The Red Chord hadn't become a complacent band so much as reliable. After their groundbreaking debut Fused Together In Revolving Doors, each release has been nearly on par with the 2002 album with enough ideas to keep from sounding like retreads but not enough flourish to really top themselves. Their 2009 effort Fed Through the Teeth Machine, however, has changed all that. The deathcore pioneers sound as fresh and vital as they have since they first came onto the scene, which is somewhat ironic, considering that this is their first long player as a quartet.
Fed Through the Teeth Machine's deceptively slow beginning on the opening track Demoralizer quickly explodes with Brad Fickeisen's outstanding, pummeling drums and Guy Kozowyk's dominating growl. It best sums up the whole album's vibe - in two and a half minutes, The Red Chord thrash away through multiple clever time changes and breaks, while maintaining an unflinchingly brutal attack. Many deathcore contemporaries, in particular their labelmates Job for a Cowboy (who are also currently opening for GWAR along with the band), seem to resort to time signature changes more as a novelty than to progress a song. Here, the fat is all trimmed, and everything still sounds as intricate as anything else in the band's discography but with an enthusiastic and nimble quality.
The musicianship is phenomenal right through, but on Hour of Rats and Mouthful of Precious Stones Brad Fickeisen and guitarist Mike McKenzie especially shine. The tight songwriting on the former is exhibited with great skill, the changeovers sounding extremely slick. On Stones, Fickeisen sounds more frantic than Cannibal Corpse's Paul Mazurkiewicz with a precision worthy of The Dillinger Escape Plan. McKenzie's solos on the song are remarkably soulful, and the way he switches gears from that back to the heavy, chugging riffs, and then the quick shredding that emerges seemingly at random is stunning.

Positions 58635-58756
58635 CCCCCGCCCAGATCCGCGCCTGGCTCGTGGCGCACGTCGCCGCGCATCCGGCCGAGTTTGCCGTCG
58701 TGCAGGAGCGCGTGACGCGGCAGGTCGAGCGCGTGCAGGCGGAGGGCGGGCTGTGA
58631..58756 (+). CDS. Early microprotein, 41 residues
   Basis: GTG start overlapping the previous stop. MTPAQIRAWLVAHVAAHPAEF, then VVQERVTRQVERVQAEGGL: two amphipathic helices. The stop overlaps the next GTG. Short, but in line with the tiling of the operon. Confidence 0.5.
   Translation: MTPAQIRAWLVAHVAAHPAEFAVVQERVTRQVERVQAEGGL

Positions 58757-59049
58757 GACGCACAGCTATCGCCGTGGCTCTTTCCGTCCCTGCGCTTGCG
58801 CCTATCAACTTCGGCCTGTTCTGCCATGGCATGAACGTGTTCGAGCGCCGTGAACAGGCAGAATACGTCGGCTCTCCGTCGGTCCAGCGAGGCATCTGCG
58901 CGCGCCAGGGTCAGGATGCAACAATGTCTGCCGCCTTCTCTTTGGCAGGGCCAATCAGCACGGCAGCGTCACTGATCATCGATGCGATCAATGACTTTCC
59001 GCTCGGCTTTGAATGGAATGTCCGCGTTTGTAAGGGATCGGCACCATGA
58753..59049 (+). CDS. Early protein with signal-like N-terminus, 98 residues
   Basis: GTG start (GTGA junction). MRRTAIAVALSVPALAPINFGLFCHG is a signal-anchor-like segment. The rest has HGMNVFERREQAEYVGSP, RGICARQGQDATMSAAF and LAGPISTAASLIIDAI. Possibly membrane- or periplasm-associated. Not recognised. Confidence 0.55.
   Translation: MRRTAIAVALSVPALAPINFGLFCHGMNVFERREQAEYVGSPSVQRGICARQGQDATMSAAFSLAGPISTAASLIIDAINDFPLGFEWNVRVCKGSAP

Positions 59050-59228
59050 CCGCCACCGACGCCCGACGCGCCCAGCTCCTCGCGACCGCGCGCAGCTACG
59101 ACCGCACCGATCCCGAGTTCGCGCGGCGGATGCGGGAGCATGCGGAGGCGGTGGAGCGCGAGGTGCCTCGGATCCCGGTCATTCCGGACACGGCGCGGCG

Sleepless Nights in the Compound has perhaps the best groove of all, and closes things out with an almost melancholic yet still heavy sound. It recalls the excellent It Came from Over There off of their previous album, Prey for Eyes, in its near psychedelic character heard throughout. In fact, this quality is cleverly sprinkled all across Teeth Machine, for example in the guitar bending near Floating Through the Vein's conclusion or the brief break in Ingest the Ash.
What makes The Red Chord's latest so great is that they managed to up their game in every single department. Teeth Machine is intensely heavy, but it doesn't come at any cost; there's no sacrifice with the songwriting, the playing proficiency, or even the character of the band's music, which is ultimately what makes them unique. Every song is as thought provoking as it is mosh worthy, and not even just in the complex music. It's a shame you can only understand maybe every fourth or fifth word that Kozowyk says, he's surprisingly eloquent. With Fed Through the Teeth Machine, The Red Chord have truly fulfilled their potential and produced that rare beast, a death metal album that has real personality.